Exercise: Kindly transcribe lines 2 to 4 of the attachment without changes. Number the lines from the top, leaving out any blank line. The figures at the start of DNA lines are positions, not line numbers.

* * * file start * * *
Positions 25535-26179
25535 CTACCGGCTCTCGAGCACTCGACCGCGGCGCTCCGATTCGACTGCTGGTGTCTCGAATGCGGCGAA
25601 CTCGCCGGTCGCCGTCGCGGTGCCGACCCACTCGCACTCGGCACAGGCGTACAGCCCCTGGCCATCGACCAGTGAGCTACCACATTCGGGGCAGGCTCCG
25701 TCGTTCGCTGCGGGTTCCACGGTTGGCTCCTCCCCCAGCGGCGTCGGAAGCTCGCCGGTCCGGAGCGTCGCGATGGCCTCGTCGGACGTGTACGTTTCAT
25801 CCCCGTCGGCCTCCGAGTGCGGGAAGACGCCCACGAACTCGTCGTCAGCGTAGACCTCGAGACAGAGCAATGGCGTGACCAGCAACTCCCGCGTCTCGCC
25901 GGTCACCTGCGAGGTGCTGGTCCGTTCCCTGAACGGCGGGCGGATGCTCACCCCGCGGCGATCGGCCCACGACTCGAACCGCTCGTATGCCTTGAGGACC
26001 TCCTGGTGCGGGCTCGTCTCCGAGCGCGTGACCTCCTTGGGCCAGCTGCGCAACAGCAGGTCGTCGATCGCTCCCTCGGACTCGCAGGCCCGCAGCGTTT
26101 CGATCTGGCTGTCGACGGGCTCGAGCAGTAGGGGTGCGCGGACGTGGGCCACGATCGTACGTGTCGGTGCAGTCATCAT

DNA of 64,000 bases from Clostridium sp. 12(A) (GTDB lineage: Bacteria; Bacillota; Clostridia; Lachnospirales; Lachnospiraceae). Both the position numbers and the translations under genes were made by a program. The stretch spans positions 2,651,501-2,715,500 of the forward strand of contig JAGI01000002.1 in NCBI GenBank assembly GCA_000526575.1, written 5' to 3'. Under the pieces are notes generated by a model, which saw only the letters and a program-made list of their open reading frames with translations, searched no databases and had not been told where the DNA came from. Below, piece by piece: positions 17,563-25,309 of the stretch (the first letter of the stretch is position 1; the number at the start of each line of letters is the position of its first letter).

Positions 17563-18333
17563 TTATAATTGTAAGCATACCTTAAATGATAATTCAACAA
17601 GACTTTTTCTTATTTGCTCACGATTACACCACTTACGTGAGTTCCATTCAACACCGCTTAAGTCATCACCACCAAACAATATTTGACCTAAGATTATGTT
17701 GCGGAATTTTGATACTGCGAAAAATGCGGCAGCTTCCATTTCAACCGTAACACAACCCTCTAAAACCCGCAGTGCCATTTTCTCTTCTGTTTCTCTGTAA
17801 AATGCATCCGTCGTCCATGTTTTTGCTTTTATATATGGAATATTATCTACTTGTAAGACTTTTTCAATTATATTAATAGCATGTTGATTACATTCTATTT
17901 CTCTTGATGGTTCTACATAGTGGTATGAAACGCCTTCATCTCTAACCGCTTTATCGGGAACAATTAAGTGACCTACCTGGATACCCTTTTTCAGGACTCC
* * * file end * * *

25535 CTACCGGCTCTCGAGCACTCGACCGCGGCGCTCCGATTCGACTGCTGGTGTCTCGAATGCGGCGAA
25601 CTCGCCGGTCGCCGTCGCGGTGCCGACCCACTCGCACTCGGCACAGGCGTACAGCCCCTGGCCATCGACCAGTGAGCTACCACATTCGGGGCAGGCTCCG
25701 TCGTTCGCTGCGGGTTCCACGGTTGGCTCCTCCCCCAGCGGCGTCGGAAGCTCGCCGGTCCGGAGCGTCGCGATGGCCTCGTCGGACGTGTACGTTTCAT